I believe that there are no limits.
The crisp sound of the zipper opening on the front of my tent woke me from a restless sleep. I could see my mother through cracked eyelids. She was dressed in her martial arts uniform, or Gi (say: Gee), complete with her black belt embroidered with her name and rank in Korean.
“You going to be able to workout today?” she asked, as she checked my forehead with the back of her hand. “They’ve got breakfast ready.”
I grunted and shimmied out of my sleeping bag. Once dressed in my own Gi and brown belt, one level below black and my parents, I left the tent. The sun burned straight to the back of my brain, and the smell of mountain weeds in bloom stung my already reddened eyes and runny nose.
I felt terrible.
A field of multicolored tents stretched out before me. Dozens of people dressed in white Gis greeted and laughed with one another in the cool mountain morning. Some were practicing various Kata punctuated with short and loud yells, Kiai (say: Key-eye). A sign hung in front of a couple of covered picnic tables: “Tae Kwon Do: Jemez Camp”.
After breakfast, we lined up for Basics. 40 of us lined up in a large block on a dirt lot. We practiced punches and kicks, blocks and stances, all designed to attack an array of vulnerable points on the human body. Kiais produced long echoes off distant mountainsides.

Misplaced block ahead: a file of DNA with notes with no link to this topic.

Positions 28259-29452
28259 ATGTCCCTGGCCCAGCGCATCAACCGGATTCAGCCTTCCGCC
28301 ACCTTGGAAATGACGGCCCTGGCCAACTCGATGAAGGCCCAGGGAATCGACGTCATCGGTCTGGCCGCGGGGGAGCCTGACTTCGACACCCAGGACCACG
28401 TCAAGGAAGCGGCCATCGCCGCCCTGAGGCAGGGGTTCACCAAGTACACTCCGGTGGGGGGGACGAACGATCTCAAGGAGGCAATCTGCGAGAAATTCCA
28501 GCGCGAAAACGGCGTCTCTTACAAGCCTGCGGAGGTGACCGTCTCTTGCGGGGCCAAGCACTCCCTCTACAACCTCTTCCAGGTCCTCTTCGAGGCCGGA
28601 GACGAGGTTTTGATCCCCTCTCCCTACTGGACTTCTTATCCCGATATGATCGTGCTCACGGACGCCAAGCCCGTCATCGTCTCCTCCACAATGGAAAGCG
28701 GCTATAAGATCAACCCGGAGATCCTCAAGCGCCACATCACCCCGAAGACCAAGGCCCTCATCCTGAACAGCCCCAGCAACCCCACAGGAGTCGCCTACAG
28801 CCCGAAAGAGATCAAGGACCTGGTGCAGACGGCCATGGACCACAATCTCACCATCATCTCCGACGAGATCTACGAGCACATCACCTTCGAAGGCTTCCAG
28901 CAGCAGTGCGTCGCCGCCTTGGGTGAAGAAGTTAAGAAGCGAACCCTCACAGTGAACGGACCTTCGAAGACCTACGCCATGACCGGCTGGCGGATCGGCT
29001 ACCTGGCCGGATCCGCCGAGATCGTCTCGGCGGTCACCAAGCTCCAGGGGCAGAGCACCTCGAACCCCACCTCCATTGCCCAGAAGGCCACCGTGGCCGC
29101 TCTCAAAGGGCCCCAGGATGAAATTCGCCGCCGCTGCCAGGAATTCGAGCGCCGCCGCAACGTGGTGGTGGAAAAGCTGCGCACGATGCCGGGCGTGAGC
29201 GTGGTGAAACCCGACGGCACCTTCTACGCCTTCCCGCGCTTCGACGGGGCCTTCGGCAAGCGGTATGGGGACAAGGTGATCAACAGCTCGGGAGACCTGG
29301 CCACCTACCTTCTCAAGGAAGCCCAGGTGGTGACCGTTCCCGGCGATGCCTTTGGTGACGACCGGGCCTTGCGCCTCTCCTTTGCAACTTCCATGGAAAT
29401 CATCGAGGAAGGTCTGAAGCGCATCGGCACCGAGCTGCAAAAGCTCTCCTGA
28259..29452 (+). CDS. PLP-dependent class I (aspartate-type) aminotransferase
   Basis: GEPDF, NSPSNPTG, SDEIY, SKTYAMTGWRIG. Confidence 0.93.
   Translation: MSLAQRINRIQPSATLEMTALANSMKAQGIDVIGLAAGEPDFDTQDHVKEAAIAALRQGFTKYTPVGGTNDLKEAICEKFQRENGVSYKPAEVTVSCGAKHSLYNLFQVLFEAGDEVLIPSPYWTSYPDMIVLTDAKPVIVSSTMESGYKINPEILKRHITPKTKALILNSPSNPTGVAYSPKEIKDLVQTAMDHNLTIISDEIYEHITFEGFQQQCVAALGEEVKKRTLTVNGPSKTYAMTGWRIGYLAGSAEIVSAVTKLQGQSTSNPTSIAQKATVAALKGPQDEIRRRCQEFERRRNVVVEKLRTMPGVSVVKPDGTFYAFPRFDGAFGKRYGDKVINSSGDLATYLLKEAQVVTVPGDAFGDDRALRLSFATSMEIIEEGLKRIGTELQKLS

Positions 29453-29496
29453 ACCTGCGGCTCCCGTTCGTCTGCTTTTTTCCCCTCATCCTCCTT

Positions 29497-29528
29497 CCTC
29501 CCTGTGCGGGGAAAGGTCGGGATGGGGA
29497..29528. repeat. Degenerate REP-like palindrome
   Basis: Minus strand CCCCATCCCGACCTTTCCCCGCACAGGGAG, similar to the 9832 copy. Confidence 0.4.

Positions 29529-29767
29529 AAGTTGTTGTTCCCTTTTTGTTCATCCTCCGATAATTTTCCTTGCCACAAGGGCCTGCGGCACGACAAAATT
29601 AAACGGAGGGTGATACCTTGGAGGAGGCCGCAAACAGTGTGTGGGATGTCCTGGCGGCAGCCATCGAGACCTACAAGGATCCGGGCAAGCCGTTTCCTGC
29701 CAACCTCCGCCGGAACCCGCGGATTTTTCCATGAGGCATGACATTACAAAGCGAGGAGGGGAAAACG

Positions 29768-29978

My body was exhausted, and I felt like laying in the very weeds that had kept me up sneezing all night.
“Feeling alright?” asked Ron. He was a 5th Dan black belt, one of only a handful across the country. He smiled. “We are all proud of you for sticking with it. I know it’s tough with hay fever.”
With the last of my strength I lined up for “Killers”.
A half-mile run through the woods lead to the first station. Five front kicks on the worn trunk of a tree. The ball of my foot hit the trunk with a satisfying thud. My weakened body shook with every blow.
More running. More stations.
The final station loomed ahead. Two trees stood six feet apart. The woman in front of me was just finishing her 50 sidekicks back and forth between them.
I started strong. Hard hits. But soon began to slow. My parents and the crowd cheered me on.
They grew louder. So, I pushed harder. 25 sidekicks. My head pounded and my vision became oily. 30 sidekicks. My legs wobbled beneath me. 40 sidekicks. I pushed.
My legs became stable. I sped up, and the trees shook when I hit them. A deep reservoir of stamina surged through me. My body was weak, but something within me carried on unburdened. 50 sidekicks. Kiai.
A personal limitation was broken, and I realized that if one pushes hard enough there are no limits.
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